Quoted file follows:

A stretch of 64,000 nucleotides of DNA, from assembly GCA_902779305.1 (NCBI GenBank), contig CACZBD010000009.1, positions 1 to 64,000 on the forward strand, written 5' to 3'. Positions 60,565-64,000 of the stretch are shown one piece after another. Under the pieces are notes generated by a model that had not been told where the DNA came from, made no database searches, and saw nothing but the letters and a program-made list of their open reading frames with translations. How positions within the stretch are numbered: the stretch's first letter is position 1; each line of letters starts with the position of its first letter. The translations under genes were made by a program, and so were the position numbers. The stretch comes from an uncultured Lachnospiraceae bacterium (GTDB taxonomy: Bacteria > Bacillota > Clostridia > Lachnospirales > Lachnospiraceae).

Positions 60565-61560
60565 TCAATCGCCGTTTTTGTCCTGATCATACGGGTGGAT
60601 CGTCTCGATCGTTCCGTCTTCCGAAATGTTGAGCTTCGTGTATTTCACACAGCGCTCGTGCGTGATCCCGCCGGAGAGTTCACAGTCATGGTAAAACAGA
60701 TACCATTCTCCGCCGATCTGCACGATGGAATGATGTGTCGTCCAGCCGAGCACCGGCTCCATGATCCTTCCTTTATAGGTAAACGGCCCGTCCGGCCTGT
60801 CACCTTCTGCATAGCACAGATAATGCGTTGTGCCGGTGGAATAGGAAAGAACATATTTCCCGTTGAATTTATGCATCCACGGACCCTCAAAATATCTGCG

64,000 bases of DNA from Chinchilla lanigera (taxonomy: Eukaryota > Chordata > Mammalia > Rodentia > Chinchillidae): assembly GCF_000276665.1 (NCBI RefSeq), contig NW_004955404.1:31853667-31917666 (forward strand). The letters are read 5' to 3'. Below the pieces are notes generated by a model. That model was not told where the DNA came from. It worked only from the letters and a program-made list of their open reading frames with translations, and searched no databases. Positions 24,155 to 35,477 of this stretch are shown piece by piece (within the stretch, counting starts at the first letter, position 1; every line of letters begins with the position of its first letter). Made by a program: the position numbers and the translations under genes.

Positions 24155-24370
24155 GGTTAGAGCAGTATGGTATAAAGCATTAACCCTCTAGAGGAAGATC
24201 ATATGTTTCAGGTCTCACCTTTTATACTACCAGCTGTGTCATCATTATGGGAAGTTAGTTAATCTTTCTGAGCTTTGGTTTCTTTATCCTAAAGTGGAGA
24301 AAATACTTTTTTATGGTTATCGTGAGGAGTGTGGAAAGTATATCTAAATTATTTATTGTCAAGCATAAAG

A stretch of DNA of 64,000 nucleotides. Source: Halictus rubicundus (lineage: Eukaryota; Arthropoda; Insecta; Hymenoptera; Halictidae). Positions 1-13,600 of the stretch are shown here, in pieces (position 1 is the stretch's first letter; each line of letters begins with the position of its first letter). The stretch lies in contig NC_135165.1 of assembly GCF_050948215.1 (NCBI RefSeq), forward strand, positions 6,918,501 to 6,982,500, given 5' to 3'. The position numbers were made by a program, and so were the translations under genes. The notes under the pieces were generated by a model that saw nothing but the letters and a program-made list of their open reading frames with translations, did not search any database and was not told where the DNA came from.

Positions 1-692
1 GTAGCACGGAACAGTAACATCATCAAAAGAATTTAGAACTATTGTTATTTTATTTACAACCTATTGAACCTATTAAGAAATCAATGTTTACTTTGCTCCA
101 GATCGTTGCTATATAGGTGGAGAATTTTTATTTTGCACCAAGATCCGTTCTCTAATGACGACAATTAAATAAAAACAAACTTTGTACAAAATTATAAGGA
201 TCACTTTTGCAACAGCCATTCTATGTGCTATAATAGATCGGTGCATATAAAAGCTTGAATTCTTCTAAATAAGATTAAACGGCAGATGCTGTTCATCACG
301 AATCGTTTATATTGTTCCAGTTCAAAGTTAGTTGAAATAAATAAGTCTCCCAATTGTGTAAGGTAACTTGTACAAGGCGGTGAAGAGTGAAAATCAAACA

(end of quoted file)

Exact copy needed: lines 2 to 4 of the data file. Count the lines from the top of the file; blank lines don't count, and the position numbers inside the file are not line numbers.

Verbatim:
Positions 60565-61560
60565 TCAATCGCCGTTTTTGTCCTGATCATACGGGTGGAT
60601 CGTCTCGATCGTTCCGTCTTCCGAAATGTTGAGCTTCGTGTATTTCACACAGCGCTCGTGCGTGATCCCGCCGGAGAGTTCACAGTCATGGTAAAACAGA